Twenty years on, that revival continues, but the world's response to Israel's war on Gaza and the dramatic rise in anti-Semitic incidents in a number of countries since the war began have led many to paint a very dark picture of the current Jewish predicament. So, in thinking about the accuracy of this, especially in view of the poisonous weed of anti-Semitism that Howard Jacobson, writing in The Independent last month, claims to find growing in practically every patch of criticism of Israel, I wondered what light Professor Baron would have found in the current darkness. Would he have concluded that the lachrymose conception of Jewish history has returned and that a restoration of some balance is required? Have we Jews succumbed psychologically to a sense of eternal Jewish victimhood, a wholly negative Jewish exceptionalism, or is paranoia justified?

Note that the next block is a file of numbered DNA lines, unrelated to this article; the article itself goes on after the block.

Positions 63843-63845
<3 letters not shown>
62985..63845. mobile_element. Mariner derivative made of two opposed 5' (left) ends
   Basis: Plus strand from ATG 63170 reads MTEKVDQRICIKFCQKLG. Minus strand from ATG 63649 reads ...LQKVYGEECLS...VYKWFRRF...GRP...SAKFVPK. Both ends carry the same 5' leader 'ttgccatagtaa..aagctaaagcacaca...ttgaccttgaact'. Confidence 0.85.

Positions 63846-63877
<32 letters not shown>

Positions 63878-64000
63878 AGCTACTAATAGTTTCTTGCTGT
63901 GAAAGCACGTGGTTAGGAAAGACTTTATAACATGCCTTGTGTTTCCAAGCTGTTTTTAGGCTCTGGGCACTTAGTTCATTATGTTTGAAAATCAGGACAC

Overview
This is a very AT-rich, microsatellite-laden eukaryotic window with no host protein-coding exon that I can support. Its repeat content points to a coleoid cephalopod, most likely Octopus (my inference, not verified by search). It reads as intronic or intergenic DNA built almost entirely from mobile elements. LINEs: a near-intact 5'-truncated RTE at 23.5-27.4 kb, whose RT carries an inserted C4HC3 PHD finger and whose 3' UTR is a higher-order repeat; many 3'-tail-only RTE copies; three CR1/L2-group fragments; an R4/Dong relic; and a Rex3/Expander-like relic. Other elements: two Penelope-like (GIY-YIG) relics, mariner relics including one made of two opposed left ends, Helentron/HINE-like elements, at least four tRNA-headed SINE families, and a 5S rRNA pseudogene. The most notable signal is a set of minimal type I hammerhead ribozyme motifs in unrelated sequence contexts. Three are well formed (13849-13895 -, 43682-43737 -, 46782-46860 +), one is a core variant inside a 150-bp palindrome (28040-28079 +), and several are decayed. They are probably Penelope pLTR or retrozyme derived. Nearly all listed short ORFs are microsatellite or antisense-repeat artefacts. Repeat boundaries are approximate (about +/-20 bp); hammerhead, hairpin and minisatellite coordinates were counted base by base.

Some pioneering research, published as Israel's bombing of Gaza began, throws some light on this. It reveals just how much the feeling that no matter what we do, we are perpetually at the mercy of others applies to Jewish Israelis. A team led by Professor Daniel Bar Tal of Tel Aviv University, one of the world's leading political psychologists, questioned Israeli Jews about their memory of the conflict with the Arabs, from its inception to the present, and found that their "consciousness is characterised by a sense of victimisation, a siege mentality, blind patriotism, belligerence, self-righteousness, dehumanisation of the Palestinians and insensitivity to their suffering". The researchers found a close connection between that collective memory and the memory of "past persecutions of Jews" and the Holocaust, the feeling that "the whole world is against us". If such a study were to be conducted among Jews in Britain, I suspect the results would be very similar.
For Jews to see themselves in this way is understandable, but it's a distortion and deeply damaging. As Professor Bar Tal says, this view relies primarily on prolonged indoctrination that is based on ignorance and even nurtures it. The Jewish public does not want to be confused with the facts. If we are defined by past persecutions, by our victimhood, will we ever think clearly about the problem of Israel-Palestine and the problem of anti-Semitism?